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New report on medico-legal reports


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The Medical Foundation for the Care of Victims of Torture (shortly to become Freedom From Torture, is launching a very interesting sounding new report entitled Body of evidence: treatment of medico-legal reports for survivors of torture in the UK asylum system. The launch event is on 24 May 2011 at 6pm at Garden Court Chambers. If you would like to go you need to RSVP as spaces are limited.

Details as follows:

The introduction of the report will be followed by a panel-led discussionof the key findings and recommendations for future practice.

The panel comprises: Keith Best, Chief Executive of the Medical Foundation

A senior member of the Tribunal (Asylum and Immigration Chambers) (TBC)

Dr Juliet Cohen, Head of Medical Services at the Medical Foundation

Nadine Finch, Barrister at Garden Court Chambers

The report examines the treatment of Medical Foundation Medico-Legal Reports (MLRs) by Immigration Judges in the Tribunal and assesses compliance with good practice standards and guidelines.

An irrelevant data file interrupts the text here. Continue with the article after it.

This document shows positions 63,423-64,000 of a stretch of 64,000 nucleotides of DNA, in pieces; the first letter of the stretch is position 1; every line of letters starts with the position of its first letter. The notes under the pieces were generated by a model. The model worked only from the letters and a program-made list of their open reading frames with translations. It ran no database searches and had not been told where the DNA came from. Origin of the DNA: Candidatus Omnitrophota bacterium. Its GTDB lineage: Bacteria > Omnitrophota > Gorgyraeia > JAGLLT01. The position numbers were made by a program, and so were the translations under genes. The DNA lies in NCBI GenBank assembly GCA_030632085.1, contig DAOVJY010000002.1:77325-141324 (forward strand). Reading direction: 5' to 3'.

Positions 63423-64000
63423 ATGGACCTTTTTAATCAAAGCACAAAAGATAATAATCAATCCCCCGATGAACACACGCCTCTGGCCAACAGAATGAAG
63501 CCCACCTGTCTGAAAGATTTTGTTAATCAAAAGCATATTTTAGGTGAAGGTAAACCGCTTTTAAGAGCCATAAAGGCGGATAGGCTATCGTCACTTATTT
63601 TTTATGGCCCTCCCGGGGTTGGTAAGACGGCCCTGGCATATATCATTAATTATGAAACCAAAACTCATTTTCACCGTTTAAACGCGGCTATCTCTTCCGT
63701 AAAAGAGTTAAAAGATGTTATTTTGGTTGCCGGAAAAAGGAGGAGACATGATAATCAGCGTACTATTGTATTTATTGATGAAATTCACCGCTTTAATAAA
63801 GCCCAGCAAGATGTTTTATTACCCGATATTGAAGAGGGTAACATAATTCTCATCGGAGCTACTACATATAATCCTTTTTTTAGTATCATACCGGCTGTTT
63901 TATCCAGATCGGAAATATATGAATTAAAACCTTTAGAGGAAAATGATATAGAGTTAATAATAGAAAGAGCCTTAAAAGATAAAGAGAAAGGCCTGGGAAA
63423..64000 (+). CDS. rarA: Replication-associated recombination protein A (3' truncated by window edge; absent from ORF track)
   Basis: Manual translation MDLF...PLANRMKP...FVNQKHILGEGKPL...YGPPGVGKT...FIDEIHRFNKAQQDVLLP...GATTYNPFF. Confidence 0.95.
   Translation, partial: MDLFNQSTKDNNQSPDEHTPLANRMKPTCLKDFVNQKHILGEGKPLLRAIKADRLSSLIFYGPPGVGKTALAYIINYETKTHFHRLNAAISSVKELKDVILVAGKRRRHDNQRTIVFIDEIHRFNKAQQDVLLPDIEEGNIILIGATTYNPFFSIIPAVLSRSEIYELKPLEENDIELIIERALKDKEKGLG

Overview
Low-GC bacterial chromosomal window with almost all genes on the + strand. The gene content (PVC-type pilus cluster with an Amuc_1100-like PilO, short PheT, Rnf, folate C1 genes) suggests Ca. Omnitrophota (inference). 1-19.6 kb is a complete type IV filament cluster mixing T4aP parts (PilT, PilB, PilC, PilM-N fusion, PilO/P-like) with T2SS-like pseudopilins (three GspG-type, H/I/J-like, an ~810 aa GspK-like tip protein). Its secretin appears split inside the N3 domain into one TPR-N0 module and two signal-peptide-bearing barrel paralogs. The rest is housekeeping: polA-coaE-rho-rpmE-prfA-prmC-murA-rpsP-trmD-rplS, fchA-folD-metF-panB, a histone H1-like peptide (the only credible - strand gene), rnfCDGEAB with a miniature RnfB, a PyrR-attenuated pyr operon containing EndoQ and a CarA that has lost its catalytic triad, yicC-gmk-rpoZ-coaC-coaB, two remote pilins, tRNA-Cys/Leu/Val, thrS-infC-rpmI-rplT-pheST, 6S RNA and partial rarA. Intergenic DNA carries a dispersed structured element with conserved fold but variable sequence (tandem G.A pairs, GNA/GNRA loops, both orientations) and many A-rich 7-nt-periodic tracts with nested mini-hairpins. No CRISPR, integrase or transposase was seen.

The determinations assessed in the research demonstrate that many Immigration Judges are familiar with and apply guidance given, primarily in case law, on the treatment of expert medical evidence for cases involving a claim of torture, as well as the relevant United Nations standards (Istanbul Protocol).  In most of these cases the appeals are allowed and a grant of refugee status or humanitarian protection is made.

However, the evidence shows that there is a serious lack of consistency in the treatment of Medical Foundation MLRs across the Tribunal and that in a significant number of cases the guidelines given in case law and good practice standards are not followed, leading to a dismissal of the appeal.

The findings of this research have very serious resource and efficiency implications for the Tribunal to consider, since poor decision-making unnecessarily protracts the legal process. However, there is also the very serious consequence of subjecting vulnerable individuals to a process in which their integrity and credibility are repeatedly subject to question and doubt and which may ultimately result in a failure of protection.

This launch event will focus on the consequences of the research for the Tribunal; however there are important implications also for the UK Border Agency. In those cases in our sample where the medical evidence was available at the initial decision stage, the overturn rate on appeal was 69%, indicating serious deficiencies with the UK Border Agency treatment of asylum claims involving torture.

I’ve long had a particular interest in the treatment of expert evidence in the tribunal, so I’ll be going. See you there?

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The Free Movement blog was founded in 2007 by Colin Yeo, a barrister at Garden Court Chambers specialising in immigration law. The blog provides updates and commentary on immigration and asylum law by a variety of authors.